Parenting in the Age of Online Porn

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Flash back to sixth grade. Curious about my body, puberty, and all the rest, I spent hours lying on our living room rug as a 12-year-old, pouring over my parents’ huge Merriam Webster dictionary, looking up anatomically correct, gender specific verbs and nouns. There were even a few illustrations.

A remarkably quaint scene today.

Recently, while cooking dinner and helping my youngest daughter look online for volleyball sneakers, I blithely suggested she search the Steiner standby for last-minute sports equipment, ye olde Dick’s Sporting Goods. I told her to type in “D-I-C-K-S.”

A few seconds later, she started screaming. I ran to the monitor, clueless. I got a clue, fast, when I saw what was on the screen. I started hyperventilating, and maniacally clicked the mouse to make the images go away.

That was my crash course in the reality that today, kids of any age can type a single word or phrase into a search window, and get deluged by misogynistic images, mock torture, and graphic child pornography that would leave many an adult traumatized. I can’t even imagine a child’s reaction.

What’s a parent to do?

Naturally, kids are curious about sex and their bodies. The problem is that sipping from the Internet fire hose offers far too much information, unedited and unparented. We adults must step in. And trust me, this is one dirty cesspool.

According to the New York Times “Parenting in the Age of Online Pornography” researchers at the University of New Hampshire Crimes Against Children Research Center have conducted long-term studies since 2000 on children’s exposure to pornography, which suggest the following alarming statistics:

  • 93 percent of boys and 62 percent of girls are exposed to online pornography during adolescence
  • 42 percent of online users ages 10 to 17 have seen pornography
  • 66 percent view online pornography unwittingly and unprepared, often as display ads on file-sharing sites

Deep breath here. The first bracing truth is accepting that every device your child has access to – the kitchen computer, your iPhone, your older son’s laptop, and their best friend’s iPad they use to watch movies during sleepovers – is a potent and efficient pornography-delivery vehicle.

In other words, we cannot stop the supply of sexually explicit images into our children’s lives.

So it’s important to tackle the demand side of this equation.

Which means talking to your children about online pornography.

Which means talking to your kids about human sexuality. Including the deviant versions.

Not at the tippy top of most parents’ to do list.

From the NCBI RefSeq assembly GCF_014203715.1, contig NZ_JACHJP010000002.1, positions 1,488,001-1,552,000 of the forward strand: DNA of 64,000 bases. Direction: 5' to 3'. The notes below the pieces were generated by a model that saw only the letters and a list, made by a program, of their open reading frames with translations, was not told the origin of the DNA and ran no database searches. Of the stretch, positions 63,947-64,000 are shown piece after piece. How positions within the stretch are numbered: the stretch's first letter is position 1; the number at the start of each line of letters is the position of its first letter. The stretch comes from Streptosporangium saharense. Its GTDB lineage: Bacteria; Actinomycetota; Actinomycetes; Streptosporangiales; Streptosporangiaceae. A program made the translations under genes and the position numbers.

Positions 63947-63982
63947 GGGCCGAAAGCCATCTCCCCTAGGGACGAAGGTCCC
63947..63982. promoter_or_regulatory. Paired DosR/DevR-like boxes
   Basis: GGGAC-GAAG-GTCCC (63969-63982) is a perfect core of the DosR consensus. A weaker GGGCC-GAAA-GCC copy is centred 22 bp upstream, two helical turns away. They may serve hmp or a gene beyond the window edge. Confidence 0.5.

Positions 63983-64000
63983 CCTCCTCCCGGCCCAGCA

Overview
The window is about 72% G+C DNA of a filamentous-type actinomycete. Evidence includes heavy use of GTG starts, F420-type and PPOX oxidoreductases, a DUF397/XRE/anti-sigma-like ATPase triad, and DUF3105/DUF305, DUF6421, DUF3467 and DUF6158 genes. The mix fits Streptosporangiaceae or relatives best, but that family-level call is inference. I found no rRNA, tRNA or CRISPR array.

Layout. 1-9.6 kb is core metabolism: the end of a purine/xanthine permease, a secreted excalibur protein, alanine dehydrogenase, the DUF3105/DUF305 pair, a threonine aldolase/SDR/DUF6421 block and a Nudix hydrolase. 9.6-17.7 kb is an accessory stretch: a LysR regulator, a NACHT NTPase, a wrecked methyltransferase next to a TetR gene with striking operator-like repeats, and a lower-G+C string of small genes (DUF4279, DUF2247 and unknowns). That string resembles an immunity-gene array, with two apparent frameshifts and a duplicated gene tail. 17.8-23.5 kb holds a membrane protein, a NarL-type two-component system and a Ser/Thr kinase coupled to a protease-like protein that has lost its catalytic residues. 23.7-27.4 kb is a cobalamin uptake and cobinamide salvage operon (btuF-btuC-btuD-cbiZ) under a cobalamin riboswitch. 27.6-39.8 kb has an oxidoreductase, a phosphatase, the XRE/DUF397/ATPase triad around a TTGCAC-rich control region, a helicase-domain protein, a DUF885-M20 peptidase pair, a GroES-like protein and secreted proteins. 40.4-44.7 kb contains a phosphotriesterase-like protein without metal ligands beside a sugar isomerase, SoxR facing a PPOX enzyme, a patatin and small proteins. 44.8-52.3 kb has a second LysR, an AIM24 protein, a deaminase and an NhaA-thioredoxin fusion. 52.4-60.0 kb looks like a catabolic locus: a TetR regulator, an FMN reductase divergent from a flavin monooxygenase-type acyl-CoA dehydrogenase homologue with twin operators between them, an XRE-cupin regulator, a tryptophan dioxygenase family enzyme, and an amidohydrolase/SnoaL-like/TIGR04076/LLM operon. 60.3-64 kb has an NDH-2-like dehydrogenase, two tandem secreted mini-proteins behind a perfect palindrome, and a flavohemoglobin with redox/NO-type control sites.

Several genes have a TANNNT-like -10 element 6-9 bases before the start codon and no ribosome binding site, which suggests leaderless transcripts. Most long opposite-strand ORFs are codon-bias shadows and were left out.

But doable.

Here is my advice. Take the plunge without too much thought, as if you were stepping off the high dive. Employ a casual but blunt tonality. Good to channel a deadpan Bill Murray or the NPR CarTalk guys here. These are the messages I use:

Kids, gather round for yet another embarrassing Momma sex talk. Curiosity about sex and your bodies is normal. Sex in fact is pretty darn normal too. I’m here to answer any questions not already covered in my 65 prior sex talks with you all. But please, don’t turn to Google for sex questions. There are a lot of adults out there who make money off of creating pretty graphic and violent online sexual images. And believe it or not, some adults want to look at picture of naked children and to have sex with kids. This is weird and dangerous. In our family, you are not allowed to look at this stuff online because it’s not healthy. And do not ever go to an Internet sex chat room or communicate with anyone online at one of these sex sites. Your friends may think it is entertaining to look at this stuff with you. Please walk away from the screen if so. Tell them you have to go to the bathroom or get a drink of water. I will kill you otherwise.

Now that my kids are all teenagers, a word to the wise: as much as you may recoil from talking to preteens about sex and Internet pornography, this is your only chance. By the time your sweet, docile, innocent children become teenagers, their “listening to parental advice” bandwidth diminishes dramatically. Often overnight.

No matter how scrumptious and obedient your particular child is at age eight or nine.

And no matter what niceties you tell yourself today, your reluctance to talk to your children about explicit Google sex searches will increase exponentially, especially when competing with other potentially fatal teen topics like alcohol, drugs, when to have intercourse, rules about driving an automobile, and the need to be home by curfew. So brace yourself and have that online sex talk. Today.

Fortunately, there is good news about the upside of parents who brave talking to kids about sexuality and online access to graphic, disturbing online images. Experts who monitor teenagers and sexuality cite plentiful evidence suggesting our closeness and candor with kids is more powerful than the Internet can ever be. Teenage pregnancy has dropped sharply in recent years; the number of sexual partners that teenagers have is down; the number of ninth graders having sexual intercourse has fallen; and in most cases where sexual predators have approached children online, the children have easily identified, blocked or ignored the solicitations.

As formidable as the Internet can be, it’s no match for parents willing to have difficult face-to-face conversations with kids about healthy sexuality and the reality that Internet pornography plays no good role in kids’ lives today.

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